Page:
The vision for a new facility, though still in the initial planning stages, is beginning to take shape. Imagine a 70,000-square-foot space (about the size of the recently expanded Eric V. Hauser Memorial Library), filled with a 250-seat main stage theatre, a smaller experimental theatre, two large dance studios with sprung floors, 12 soundproofed music practice rooms, recording facilities . . . imagine that, and you won’t have glimpsed the half of it. Even more important to students and faculty: Every square foot will be dedicated to the performing arts departments and their curricula, and priority will be given to campus performing groups.
Technologically, the facility would be state-of-the-art. Pat Wong, who teaches a class called Dance and Technology, has her heart set on a performance space equipped for projection and video. “One of the things that I’m really interested in is interactive performance,” she says. “That means that when a dancer moves into a certain place on the stage, a sound or lighting effect can be triggered by sensors.”
Interest in technology related to electronic music is already sky-high on campus. In December of last year, Bruce Bennett ’90, who recently returned to Reed as a visiting composer after teaching at Tulane University in New Orleans, gave a talk on the history of electronic music. “We’ve never had a music lecture that attracted that many people,” says David Schiff.
Indeed, technology is one of the primary reasons to bring the three performing arts disciplines together in a single building. “We all have very different techniques,” Schiff explains. “But these days, they’re becoming increasingly similar because they’re all connected to the computer.”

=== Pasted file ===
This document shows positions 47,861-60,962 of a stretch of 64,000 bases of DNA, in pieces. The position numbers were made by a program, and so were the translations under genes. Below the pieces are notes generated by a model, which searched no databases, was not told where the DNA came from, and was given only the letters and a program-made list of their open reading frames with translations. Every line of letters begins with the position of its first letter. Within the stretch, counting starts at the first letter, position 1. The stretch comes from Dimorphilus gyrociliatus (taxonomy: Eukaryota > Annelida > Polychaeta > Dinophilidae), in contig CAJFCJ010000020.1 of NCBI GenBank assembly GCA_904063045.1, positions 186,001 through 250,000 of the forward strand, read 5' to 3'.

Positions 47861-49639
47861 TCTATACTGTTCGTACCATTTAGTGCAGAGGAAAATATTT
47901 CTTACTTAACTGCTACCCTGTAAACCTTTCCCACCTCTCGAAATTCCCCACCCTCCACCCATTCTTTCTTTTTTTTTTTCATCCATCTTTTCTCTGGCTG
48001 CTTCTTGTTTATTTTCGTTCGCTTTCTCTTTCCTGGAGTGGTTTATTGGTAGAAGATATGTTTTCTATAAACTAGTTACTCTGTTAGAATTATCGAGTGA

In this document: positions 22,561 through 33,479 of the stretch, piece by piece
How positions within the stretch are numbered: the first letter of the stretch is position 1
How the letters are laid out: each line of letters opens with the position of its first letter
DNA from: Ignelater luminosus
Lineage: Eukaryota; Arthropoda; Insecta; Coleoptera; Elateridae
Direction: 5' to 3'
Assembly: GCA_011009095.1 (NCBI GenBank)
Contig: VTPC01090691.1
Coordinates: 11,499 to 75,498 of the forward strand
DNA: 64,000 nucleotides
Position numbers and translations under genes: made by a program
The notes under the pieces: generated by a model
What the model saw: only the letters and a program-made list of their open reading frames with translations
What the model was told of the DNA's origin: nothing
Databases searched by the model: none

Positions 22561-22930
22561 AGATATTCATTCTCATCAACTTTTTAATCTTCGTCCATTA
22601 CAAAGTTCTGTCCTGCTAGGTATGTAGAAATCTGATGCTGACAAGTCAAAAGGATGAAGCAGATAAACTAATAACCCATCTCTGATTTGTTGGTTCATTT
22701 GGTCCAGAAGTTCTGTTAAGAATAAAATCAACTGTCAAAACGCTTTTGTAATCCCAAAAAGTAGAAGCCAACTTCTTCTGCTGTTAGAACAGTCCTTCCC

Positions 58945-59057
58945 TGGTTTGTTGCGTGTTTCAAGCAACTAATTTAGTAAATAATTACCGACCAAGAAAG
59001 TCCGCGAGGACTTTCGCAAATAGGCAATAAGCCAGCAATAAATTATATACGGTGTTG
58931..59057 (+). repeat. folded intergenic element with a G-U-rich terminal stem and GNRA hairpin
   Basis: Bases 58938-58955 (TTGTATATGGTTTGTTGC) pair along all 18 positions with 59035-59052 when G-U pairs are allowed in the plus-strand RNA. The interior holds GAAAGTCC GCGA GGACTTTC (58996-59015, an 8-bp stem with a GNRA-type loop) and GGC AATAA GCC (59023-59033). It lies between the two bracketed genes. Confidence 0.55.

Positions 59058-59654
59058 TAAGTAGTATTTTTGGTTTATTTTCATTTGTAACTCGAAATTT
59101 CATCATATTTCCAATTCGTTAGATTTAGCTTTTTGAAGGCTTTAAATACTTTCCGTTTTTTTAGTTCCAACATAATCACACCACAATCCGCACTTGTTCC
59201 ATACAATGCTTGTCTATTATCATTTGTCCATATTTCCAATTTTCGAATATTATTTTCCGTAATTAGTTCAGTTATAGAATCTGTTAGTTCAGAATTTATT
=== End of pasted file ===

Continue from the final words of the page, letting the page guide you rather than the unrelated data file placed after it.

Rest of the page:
Plans for further developing the performing arts departments include more than just a building.
The Committee on Academic Policies and Planning expects to augment all of the performing arts departments’ faculties in the near future. Dance will finally be granted two full-time faculty positions, allowing the department to propose a dance major for the first time in Reed’s history.
The new spotlight on performing arts seems long overdue to Tricia Pancio Armour ’99, board president of the Portland Area Theatre Alliance. “Right now there’s a huge disconnect between Reed and the Portland theatre scene,” she says. Armour believes a space that regularly welcomed guests could help students forge relationships with working artists in town, which might in turn ease the transition from the Reed bubble to the real world of working (and wage-earning) artists.
Will Hattman ’04, a music major who is now recording his third album with his Portland band, At Dusk, knows from experience that such a transition isn’t easy. “Unless you’re well-connected,” Hattman says, “of all the careers for which you could conceivably emerge from Reed prepared, ‘working musician’ is as off-the-chart as haberdasher or sea captain.”
But do the performing arts even belong in the liberal arts family? To theatre alumna Erin Merritt, the answer is an emphatic yes. “The arts are in the business of bringing together a community to examine the ideas of importance to that community,” she says. “Artists identify and synthesize all the themes of each of the other liberal arts for the public.”
For his part, music professor David Schiff is delighted about the possibility of a new up-to-date performing arts facility at Reed. But he thinks it will take more than bricks, mortar, and souped-up computers to set the stage for a change of the academic scenery.
“The performing arts departments are in no relation to the core curriculum here,” Schiff insists. “Reed defines itself in terms of Hum 110, and we play no role in that. I think that sends a message that we are peripheral. I don’t know if a building’s going to change that.”